Harris already has ties to Nebraska, as he coached NU’s middle distance runners and the men’s sprinters and hurdlers for seven years before becoming the head cross country and track and field coach at Emporia State in 1992. As the Hornets’ head coach for 19 years, Harris was named MIAA Coach of the Year 11 times and brought Emporia State to the top of the Division II ranks, as the men’s squad finished fourth at the NCAA Outdoor Championships last season.
One of the most respected coaches in the track and field community, Harris was the first non-Division I president in the history of the USTFCCCA. The leadership and direction of Harris was essential in bringing the NCAA Outdoor Championships to the Flint Hills in 1995, 1999 and again in 2006.
“Since I worked at the University of Nebraska for seven years before coming to ESU I am aware of the challenge it presents,” Harris said. “It is a first-class athletic program with high standards, but it all still comes down to working hard to recruit quality student-athletes and coaching them to be their best. I am appreciative that Gary Pepin and Athletic Director Tom Osborne want me to return to Nebraska.”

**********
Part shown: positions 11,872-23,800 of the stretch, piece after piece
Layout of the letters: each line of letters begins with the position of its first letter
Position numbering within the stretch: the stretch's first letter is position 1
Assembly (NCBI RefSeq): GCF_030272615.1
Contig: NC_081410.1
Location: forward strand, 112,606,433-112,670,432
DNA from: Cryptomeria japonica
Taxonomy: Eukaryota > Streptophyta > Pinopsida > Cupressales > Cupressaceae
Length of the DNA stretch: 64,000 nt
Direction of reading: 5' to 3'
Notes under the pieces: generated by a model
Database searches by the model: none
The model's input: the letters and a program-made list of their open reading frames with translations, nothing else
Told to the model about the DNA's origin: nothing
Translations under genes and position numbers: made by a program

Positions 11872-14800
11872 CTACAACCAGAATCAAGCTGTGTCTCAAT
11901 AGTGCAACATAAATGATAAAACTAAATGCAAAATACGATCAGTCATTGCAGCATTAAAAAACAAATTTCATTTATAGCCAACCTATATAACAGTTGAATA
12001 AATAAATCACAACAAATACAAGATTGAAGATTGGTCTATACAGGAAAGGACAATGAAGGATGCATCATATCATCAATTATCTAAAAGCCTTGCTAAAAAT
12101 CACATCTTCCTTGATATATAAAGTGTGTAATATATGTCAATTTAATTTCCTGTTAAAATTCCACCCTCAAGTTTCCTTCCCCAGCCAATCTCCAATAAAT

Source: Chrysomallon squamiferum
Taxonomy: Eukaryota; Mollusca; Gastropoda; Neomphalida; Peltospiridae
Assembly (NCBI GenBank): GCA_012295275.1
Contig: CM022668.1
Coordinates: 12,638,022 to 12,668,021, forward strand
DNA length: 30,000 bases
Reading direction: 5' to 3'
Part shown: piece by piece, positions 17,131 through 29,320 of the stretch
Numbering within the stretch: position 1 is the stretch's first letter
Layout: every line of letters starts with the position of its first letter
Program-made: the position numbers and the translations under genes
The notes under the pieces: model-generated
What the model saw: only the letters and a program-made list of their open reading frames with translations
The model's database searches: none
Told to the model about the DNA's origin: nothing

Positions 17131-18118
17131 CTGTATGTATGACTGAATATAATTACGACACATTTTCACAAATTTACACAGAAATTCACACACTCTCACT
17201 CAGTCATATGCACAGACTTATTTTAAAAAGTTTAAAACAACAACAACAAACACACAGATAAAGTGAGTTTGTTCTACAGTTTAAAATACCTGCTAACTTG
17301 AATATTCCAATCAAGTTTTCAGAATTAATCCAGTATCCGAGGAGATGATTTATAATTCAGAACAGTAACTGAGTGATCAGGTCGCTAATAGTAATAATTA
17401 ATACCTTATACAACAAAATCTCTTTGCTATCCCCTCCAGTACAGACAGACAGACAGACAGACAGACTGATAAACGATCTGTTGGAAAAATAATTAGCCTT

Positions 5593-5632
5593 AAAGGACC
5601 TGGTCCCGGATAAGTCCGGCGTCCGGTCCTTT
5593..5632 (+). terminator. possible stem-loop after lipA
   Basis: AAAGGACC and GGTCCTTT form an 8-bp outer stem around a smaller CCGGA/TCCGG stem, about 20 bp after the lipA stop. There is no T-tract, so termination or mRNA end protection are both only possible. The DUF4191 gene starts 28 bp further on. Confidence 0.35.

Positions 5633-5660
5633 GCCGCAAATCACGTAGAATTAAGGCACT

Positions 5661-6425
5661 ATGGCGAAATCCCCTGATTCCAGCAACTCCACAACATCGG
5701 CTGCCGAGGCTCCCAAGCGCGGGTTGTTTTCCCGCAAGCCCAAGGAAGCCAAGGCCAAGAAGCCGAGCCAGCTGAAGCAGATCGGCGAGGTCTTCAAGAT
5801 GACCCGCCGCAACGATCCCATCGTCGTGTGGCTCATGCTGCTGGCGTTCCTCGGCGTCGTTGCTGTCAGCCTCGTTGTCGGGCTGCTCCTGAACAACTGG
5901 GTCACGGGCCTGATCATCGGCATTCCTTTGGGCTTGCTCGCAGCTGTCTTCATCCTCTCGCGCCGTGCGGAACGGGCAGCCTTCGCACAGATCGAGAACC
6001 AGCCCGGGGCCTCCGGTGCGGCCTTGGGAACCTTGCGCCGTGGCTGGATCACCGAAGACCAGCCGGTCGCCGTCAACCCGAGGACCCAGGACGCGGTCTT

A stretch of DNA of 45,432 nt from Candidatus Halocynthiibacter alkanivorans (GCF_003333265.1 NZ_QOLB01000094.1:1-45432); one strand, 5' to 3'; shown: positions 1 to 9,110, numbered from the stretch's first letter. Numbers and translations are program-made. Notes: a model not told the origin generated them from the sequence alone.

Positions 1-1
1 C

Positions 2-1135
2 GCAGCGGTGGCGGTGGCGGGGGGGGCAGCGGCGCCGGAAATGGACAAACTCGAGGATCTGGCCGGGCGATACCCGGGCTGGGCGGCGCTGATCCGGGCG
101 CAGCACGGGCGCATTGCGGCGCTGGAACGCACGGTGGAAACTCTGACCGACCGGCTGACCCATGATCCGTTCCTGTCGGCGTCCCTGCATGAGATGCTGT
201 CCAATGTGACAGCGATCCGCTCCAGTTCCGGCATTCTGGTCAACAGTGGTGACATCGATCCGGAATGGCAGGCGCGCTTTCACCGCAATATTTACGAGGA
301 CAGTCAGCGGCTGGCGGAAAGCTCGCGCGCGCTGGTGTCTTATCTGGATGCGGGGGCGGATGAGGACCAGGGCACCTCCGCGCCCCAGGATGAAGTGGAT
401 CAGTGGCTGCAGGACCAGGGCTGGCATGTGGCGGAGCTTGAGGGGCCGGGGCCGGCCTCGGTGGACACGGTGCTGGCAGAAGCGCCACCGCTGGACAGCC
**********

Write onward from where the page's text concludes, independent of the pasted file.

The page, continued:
Emporia State won 10 MIAA team championships under Harris and had 20 runner-up finishes. In 1999 he became only the third coach to lead both the men’s and women’s teams to MIAA outdoor titles in the same season. The ESU women earned the school’s first top-four finish nationally with a fourth-place finish at the NCAA Outdoor Championships in Emporia in 1999. It was the second of three national championship meets at Witten Track/Welch Stadium held under Harris’ leadership.